New York's Chinatown has had over 100 years of history. In the past century, it weathered ups and downs along with the city. After 9/11, Chinatown gradually came out of the shadows. But the hurricane on October 29 threw Chinatown back into darkness and fear.
"We are on the 5th floor of a Chinatown residential building. Just now we followed a woman who was carrying buckets of water from Confucious Plaza. She had to climb the dark stairs with a flash light to bring water back home. They keep their water in the hallway." (Reporter's stand-up)
Mr. Wang, who's in his 50s, lives with his wife, two children, his old parents, and their relatives, totaling ten people in one humble apartment.
"We have elderly who can't walk downstairs. My wife and I have to carry buckets of water up. They are so heavy. We get exhausted." Said Mr. Wang.
"Businesses are all closed. Bridges are closed too. We can't go anywhere. We are stuck here. My children don't have food. Yesterday I finally got some food for my kids, but they got diarrhea. I don't know what to do. My poor kids."
Once you walk into Knikerbocker Village which hasn't had power for two weeks, you feel the bone-chilling cold. It is completely dark in the staircase. You can only see the two steps before you even with a flash light. The residents, hungry and cold, are nearly running out of patience.
"We can't stand it anymore. My home is even colder than outside." One resident anxiously said.
"No one can endure this if they don't give us a date." Another added.
Knickerbocker Village is privately-owned, but it is funded by the state government. It has 12 buildings in the east and west yards, totalling 1600 residences. Chinese make up 2/3 of the residents. After 10 days of power outage, some residents finally got their power back. But over 900 residents are still in the dark.
"There is no electricity, no heat. How do we live a life like this?" A resident complained.
Among the residents here, almost 1,000 are older than 70. According to The New York Times, 101-year-old Mrs. Hsieh could not stop coughing in the coldness and eventually died. A blackout is inconvenient for everyone, but it could be life-threatening to the elderly. 88-year-old Mrs. Cui told us that she fell in the dark staircase and hurt her knees two days ago when she had to go buy more batteries for her flash light. Another old lady who is living by herself fell at home, but couldn't ring for help because there was no power.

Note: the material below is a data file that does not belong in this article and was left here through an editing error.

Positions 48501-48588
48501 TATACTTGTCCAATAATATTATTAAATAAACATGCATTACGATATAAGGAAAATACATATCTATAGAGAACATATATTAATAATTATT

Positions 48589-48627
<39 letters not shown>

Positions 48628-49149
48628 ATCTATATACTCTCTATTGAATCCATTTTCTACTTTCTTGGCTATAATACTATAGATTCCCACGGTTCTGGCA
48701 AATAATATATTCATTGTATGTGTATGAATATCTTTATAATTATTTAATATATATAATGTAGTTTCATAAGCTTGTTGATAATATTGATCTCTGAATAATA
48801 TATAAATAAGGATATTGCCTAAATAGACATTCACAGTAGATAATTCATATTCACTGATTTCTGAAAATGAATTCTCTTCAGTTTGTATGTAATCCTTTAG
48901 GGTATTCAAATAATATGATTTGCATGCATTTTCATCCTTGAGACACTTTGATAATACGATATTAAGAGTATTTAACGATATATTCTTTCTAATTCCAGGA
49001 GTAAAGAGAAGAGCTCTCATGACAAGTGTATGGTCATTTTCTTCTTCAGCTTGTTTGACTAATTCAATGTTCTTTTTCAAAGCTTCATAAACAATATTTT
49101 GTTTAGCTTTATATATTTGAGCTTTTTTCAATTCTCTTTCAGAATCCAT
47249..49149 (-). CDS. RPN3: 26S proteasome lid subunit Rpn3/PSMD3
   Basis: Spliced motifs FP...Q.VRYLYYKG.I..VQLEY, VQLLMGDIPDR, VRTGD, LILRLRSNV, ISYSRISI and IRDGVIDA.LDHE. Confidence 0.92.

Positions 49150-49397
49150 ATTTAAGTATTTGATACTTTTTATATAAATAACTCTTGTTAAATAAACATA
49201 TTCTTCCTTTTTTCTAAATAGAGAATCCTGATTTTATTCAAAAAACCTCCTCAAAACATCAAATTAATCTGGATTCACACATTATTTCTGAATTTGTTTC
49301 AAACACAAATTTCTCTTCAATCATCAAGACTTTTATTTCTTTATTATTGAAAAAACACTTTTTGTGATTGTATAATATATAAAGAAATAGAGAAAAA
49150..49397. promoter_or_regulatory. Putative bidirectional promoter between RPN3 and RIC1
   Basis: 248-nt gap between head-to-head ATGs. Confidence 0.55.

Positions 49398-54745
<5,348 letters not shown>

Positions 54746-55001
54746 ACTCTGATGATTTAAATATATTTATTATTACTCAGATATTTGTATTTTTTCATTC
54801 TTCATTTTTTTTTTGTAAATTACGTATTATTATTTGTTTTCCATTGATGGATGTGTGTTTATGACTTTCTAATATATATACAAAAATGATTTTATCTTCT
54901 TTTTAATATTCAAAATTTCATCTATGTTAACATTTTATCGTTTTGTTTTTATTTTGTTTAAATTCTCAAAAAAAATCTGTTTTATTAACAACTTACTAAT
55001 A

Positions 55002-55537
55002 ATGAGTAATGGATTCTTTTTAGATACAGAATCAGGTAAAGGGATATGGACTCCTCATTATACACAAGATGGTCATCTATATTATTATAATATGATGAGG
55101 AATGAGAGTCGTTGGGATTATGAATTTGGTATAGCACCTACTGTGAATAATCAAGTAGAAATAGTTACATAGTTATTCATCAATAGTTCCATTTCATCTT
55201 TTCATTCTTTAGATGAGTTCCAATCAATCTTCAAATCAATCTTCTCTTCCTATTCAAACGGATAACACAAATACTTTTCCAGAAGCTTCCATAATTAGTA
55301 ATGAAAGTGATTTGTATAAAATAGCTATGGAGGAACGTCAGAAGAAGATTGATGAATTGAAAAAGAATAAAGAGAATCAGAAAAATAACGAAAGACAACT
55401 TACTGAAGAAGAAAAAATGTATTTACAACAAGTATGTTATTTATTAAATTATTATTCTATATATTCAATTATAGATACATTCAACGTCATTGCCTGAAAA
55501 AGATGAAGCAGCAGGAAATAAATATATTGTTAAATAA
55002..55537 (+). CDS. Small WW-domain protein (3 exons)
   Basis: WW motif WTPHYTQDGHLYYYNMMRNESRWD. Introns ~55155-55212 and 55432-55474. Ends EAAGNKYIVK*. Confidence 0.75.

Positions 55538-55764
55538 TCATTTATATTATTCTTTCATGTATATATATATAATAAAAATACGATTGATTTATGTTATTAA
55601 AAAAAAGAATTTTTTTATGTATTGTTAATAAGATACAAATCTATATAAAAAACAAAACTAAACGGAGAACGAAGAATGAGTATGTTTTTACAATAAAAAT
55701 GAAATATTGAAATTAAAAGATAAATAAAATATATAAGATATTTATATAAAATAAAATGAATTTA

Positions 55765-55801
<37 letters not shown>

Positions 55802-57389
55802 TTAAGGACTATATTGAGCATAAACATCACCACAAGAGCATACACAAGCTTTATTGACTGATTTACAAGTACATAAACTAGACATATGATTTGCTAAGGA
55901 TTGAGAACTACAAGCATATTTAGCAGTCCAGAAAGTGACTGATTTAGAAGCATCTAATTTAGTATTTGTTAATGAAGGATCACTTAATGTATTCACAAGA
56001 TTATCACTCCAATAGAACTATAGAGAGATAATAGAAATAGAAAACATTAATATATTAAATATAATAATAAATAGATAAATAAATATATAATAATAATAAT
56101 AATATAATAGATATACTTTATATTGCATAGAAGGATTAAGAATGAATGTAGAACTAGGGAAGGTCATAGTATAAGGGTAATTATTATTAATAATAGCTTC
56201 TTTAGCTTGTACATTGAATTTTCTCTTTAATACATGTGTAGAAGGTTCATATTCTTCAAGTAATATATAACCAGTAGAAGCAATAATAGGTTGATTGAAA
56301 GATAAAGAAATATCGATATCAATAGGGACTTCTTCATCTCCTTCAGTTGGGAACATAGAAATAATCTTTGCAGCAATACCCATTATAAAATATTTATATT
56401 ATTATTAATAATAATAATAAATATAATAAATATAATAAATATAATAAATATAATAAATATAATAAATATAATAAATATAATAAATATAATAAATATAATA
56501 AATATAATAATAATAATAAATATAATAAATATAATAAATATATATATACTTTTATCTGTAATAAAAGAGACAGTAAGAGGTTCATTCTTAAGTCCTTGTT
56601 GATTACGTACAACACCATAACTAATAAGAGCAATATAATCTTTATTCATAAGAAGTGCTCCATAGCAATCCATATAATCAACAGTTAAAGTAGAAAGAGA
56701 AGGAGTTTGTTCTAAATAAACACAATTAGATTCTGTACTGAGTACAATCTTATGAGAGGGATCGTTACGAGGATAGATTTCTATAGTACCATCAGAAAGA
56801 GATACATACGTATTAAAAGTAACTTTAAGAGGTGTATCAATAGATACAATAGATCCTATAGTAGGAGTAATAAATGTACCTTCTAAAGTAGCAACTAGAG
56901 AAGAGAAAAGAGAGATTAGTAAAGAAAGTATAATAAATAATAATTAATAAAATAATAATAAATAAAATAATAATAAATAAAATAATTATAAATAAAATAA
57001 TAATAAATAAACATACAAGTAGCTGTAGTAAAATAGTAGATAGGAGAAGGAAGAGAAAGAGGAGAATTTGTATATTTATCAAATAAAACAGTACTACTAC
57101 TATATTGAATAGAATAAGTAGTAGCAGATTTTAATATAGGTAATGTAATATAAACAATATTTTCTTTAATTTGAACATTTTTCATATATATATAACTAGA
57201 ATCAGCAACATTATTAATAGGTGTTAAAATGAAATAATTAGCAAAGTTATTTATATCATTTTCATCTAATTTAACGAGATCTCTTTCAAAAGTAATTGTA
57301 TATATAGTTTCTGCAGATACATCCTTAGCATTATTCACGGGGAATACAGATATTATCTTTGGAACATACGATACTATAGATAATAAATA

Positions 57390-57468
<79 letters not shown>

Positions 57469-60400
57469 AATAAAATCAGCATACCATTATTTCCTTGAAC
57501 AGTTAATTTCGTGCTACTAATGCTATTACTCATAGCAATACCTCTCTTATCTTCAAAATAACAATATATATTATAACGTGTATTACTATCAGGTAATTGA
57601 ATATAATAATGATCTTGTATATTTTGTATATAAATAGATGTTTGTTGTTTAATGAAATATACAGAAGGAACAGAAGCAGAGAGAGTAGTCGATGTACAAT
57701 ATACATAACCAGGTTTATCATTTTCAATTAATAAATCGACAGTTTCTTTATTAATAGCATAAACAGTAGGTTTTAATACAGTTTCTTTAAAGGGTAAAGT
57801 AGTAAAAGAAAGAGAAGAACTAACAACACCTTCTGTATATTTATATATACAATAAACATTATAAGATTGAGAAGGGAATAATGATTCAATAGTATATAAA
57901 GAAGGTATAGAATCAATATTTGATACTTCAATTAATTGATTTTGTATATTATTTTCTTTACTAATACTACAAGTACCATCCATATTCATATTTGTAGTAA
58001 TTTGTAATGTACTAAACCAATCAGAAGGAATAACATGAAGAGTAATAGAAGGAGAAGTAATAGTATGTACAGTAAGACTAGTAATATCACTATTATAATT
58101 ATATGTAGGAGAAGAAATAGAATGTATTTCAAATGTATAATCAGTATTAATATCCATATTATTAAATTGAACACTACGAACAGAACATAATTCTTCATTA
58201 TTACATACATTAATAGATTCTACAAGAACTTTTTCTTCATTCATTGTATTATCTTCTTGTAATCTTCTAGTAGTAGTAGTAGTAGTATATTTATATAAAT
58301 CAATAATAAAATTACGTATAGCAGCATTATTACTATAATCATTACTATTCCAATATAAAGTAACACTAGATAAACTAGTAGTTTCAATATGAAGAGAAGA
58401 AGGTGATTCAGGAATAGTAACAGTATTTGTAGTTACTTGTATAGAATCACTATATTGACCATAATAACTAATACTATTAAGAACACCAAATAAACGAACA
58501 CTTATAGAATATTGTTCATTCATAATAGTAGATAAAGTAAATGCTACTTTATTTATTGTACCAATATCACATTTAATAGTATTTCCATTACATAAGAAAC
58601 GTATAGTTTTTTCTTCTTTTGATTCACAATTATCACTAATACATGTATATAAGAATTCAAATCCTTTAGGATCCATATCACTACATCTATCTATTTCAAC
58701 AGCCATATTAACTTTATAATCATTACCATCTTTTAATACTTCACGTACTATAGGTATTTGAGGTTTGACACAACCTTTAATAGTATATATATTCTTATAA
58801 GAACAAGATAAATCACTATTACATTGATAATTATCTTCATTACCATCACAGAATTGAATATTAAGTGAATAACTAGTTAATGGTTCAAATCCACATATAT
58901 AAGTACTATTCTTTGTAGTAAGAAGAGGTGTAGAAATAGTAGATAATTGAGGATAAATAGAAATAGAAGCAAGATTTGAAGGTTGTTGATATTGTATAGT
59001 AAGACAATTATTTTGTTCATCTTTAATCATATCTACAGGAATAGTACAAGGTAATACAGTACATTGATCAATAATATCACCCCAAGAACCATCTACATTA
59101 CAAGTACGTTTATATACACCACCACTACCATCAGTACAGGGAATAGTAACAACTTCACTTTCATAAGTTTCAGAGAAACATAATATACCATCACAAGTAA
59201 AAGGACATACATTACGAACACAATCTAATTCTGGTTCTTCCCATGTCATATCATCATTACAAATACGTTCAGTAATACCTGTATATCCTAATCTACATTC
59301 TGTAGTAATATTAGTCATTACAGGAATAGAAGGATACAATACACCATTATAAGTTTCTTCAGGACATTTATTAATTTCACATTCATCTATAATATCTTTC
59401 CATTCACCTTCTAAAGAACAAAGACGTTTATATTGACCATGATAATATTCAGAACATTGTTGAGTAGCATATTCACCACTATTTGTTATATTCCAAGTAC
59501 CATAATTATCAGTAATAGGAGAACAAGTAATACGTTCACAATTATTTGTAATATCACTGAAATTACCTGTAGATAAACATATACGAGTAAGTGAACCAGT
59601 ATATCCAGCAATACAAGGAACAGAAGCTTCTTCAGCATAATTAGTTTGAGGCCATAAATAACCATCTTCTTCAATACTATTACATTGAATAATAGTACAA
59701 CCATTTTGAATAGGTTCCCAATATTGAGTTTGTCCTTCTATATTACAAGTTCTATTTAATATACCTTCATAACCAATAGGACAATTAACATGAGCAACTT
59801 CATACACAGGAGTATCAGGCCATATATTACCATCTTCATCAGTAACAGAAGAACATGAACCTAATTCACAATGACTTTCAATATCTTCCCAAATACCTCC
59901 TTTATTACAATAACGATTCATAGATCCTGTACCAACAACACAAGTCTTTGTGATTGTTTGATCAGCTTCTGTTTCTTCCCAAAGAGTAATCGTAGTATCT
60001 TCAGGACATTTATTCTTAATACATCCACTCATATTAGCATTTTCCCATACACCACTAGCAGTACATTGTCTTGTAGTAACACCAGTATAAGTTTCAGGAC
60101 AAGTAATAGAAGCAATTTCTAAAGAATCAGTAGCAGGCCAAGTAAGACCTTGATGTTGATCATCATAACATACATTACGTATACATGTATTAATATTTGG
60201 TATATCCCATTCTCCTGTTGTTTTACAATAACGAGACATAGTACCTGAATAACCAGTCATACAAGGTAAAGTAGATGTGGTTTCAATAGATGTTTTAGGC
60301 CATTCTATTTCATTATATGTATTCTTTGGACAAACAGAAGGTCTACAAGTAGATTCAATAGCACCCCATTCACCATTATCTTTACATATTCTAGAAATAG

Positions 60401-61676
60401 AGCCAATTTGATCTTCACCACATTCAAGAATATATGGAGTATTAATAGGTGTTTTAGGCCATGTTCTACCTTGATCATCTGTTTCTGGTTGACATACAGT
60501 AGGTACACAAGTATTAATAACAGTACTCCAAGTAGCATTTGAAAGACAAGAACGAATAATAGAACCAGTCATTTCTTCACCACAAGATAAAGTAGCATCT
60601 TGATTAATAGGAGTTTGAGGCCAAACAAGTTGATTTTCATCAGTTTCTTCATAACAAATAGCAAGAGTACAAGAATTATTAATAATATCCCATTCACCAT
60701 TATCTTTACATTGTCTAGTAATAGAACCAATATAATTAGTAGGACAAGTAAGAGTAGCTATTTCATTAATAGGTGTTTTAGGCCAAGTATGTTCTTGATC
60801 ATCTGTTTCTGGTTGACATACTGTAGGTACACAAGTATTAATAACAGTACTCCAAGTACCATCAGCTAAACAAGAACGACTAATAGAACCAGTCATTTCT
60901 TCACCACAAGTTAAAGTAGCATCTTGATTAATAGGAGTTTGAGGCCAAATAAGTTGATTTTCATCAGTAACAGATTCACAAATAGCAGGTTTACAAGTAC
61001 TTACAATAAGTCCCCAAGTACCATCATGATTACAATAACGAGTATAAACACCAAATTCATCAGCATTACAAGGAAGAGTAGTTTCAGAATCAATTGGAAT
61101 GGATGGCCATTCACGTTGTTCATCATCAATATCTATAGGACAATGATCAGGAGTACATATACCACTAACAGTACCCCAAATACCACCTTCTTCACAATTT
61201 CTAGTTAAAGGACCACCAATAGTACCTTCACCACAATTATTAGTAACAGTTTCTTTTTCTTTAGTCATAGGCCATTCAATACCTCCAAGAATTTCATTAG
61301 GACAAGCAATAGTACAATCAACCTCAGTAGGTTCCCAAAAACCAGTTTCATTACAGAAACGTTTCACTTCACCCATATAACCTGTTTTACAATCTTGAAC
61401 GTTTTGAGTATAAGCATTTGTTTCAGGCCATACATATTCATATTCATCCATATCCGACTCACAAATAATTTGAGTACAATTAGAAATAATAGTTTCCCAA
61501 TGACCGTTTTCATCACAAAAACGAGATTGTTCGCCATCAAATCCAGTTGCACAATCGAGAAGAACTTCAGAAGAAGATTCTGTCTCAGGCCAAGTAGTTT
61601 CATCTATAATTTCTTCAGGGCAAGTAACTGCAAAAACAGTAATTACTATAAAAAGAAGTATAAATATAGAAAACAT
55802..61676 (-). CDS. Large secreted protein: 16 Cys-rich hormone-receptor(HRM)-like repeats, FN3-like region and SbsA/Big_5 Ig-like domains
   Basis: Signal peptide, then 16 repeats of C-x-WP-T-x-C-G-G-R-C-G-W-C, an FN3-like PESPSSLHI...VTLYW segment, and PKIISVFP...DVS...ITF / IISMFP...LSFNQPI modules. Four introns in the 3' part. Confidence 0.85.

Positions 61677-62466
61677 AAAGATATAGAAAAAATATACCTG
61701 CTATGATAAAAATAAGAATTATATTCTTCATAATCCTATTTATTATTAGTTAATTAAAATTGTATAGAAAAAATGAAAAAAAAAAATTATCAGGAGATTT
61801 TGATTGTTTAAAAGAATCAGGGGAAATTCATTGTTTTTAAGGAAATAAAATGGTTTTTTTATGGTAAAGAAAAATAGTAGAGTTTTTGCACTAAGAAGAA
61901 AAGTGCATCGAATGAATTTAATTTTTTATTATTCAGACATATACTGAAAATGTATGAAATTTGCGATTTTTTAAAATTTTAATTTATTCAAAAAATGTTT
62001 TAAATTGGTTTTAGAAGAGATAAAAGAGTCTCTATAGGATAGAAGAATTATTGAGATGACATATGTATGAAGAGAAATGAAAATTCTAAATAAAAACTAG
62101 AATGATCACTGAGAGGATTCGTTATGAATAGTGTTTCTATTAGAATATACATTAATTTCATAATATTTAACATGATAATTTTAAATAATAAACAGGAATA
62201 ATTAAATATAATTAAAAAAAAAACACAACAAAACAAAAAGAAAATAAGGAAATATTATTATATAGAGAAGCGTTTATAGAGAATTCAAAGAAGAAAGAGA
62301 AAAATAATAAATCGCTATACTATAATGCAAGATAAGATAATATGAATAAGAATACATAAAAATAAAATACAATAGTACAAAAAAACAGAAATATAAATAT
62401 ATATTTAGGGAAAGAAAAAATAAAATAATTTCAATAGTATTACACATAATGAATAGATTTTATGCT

Nine days after electricity returned Lower Manhattan, Knickerbocker is one of the very few buildings without power. But when Mayor Bloomberg was asked about Knickerbocker, he didn't even have a clue.
"I don't know specifically about Knickerbocker Village. My staff will check with the power company to find out." The mayor responded to SinoVision's question.
The mayor went on to explain that in some buildings, the power cords were flooded. There could be an explosion if power were turned on without a professional inspection. But Comptroller John Liu who comes to help for the second time claims that the city is not doing enough for Chinatown.
"Now we're almost two weeks after the storm. And it still seems that the city services are not getting out to people who need it the most." Comptroller Liu told SinoVision.
“It is very saddening and frustrating to see families and businesses struggling so much.” Said Councilwoman Margaret Chin.
During the interviews, we also felt the resilience and tolerance of the Chinese. At least they still have a home compared with thousands of New Yorkers who lost everything. They don't blame the government for helping communities in worse conditions.
“It's okay as long as we can live by every day. Our government is very busy now.” A resident told us.
Luckily in the difficult time, they have help from NGOs. Today the Tzu Chi Foundation and the United Fujianese American Association brought 1,000 hot meals to make the residents finally feel some warmth. (End)